Let’s take a moment to talk about the West Village. For the first three years of my time in New York, I avoided the West Village like the plague. I’ll admit, I was a bit scared of the far west side of the Manhattan with which we East Village inhabitants share a partial name. Why was I so scared of the West Village? Was it the clubs of the Meatpacking District? The block solely dedicated to Marc Jacobs boutiques? No, those were not the fear. It was the breakaway from our beloved New York grid system.
The grid system is an ingenious part of New York’s city planning that has saved me from many lost moments running through Midtown. Comedian John Mulaney describes the impact of the grid system in his excellent critique of a 90s movie classic, (skip to 1:03).
There is really a beauty to being able to climb the stairs from a subway station and immediately orient yourself at an intersection of an avenue and street. It is impossible to get lost, that is until you walk into the West Village.
When you enter the West Village there are no rules. Streets intersect with streets, paths run on a diagonal and seem to have no starting point or end. This district of New York is like a labyrinth, similar to that described by Kevin Lynch in his book The Image of the City “Many of us enjoy [the labyrinth]…This is so, however, only under two conditions. First, there must be no danger of losing basic form or orientation, of never coming out” The second you cross Sixth Avenue, there are no guarantees you are coming out. Lynch has described the one district of New York immune to safety when it comes to city mapping.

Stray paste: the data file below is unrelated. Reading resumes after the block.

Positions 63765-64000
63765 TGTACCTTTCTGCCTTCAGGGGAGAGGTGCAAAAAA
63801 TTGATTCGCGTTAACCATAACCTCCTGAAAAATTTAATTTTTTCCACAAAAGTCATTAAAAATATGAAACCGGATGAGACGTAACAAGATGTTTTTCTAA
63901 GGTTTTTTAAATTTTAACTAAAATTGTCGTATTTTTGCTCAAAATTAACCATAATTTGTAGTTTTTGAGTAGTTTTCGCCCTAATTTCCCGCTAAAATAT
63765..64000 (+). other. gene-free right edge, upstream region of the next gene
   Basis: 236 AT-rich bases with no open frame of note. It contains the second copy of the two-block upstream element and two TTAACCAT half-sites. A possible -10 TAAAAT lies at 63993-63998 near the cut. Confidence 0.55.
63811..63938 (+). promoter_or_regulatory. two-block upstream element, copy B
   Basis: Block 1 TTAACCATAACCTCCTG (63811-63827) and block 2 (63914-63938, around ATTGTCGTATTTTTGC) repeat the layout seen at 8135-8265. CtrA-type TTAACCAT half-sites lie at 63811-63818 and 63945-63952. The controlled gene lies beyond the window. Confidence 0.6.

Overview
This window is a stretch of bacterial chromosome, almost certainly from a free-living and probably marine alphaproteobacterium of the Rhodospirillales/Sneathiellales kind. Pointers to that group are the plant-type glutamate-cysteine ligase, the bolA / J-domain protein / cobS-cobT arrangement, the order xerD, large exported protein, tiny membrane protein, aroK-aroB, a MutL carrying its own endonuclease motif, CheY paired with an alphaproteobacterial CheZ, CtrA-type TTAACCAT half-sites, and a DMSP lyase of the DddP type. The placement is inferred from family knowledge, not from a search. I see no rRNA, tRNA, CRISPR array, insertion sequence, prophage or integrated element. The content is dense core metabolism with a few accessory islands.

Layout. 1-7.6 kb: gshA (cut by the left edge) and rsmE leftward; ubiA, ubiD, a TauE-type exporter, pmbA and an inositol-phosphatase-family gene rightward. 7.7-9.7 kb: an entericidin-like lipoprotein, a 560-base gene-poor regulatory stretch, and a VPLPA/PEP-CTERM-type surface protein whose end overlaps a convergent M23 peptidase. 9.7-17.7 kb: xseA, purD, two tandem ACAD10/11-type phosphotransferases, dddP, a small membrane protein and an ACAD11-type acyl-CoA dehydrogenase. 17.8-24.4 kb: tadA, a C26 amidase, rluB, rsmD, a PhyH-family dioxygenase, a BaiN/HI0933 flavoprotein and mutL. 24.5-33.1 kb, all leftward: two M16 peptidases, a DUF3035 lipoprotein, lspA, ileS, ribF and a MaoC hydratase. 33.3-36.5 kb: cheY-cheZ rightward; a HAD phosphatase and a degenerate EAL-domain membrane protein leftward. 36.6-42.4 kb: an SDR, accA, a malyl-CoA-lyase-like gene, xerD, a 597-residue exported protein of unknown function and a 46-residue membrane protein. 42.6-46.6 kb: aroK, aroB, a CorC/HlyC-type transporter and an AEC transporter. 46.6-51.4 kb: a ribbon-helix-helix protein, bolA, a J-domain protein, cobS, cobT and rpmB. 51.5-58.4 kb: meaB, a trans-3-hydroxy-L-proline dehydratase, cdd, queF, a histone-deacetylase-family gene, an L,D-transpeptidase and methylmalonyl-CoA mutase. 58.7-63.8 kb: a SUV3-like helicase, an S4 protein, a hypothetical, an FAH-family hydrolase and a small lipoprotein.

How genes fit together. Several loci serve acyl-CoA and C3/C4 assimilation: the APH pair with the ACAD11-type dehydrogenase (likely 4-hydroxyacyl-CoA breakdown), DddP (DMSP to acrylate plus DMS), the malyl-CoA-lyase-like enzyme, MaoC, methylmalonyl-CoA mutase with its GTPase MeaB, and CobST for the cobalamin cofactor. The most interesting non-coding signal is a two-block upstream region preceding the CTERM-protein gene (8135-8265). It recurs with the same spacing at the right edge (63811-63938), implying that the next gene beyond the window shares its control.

Walk with me on my daily commute between campus and my internship at the Whitney Museum of American Art’s new building on the far west side. Depending on the day, I either take West 4th Street or 11th Street. For the more fun route, I will discuss West 4th. First, take a look at the google map options for this walk – notice anything strange? All of the options are on a diagonal.
Moving on, I walk along West 4th to 7th Avenue South, only to hit a triangular intersection with no direct street sign pointing me to continue on West 4th. After a few days of mistaken turns, I finally know exactly where to walk and continue on my way. Within a block I hit my next issue: two streets colliding! Never in my understanding of New York did I think two streets would be able to intersect, because of the grid, but again I was wrong. Continuing along I encounter other triangular intersections at 8th Avenue and Gansevoort, before finally landing safely at my destination (which to add to the fun, is opposite Little W. 12th Street, because apparently streets can have little siblings).
After six months of ritually performing this walk, I have become a little more accustomed to the West Village’s ways. Yet there are days when I try to diverge from one of my two established paths, only to get immediately lost again. The only difference now is I can embrace the labyrinth as described by Lynch, knowing that just a few blocks away is Sixth Avenue and my return to the grid.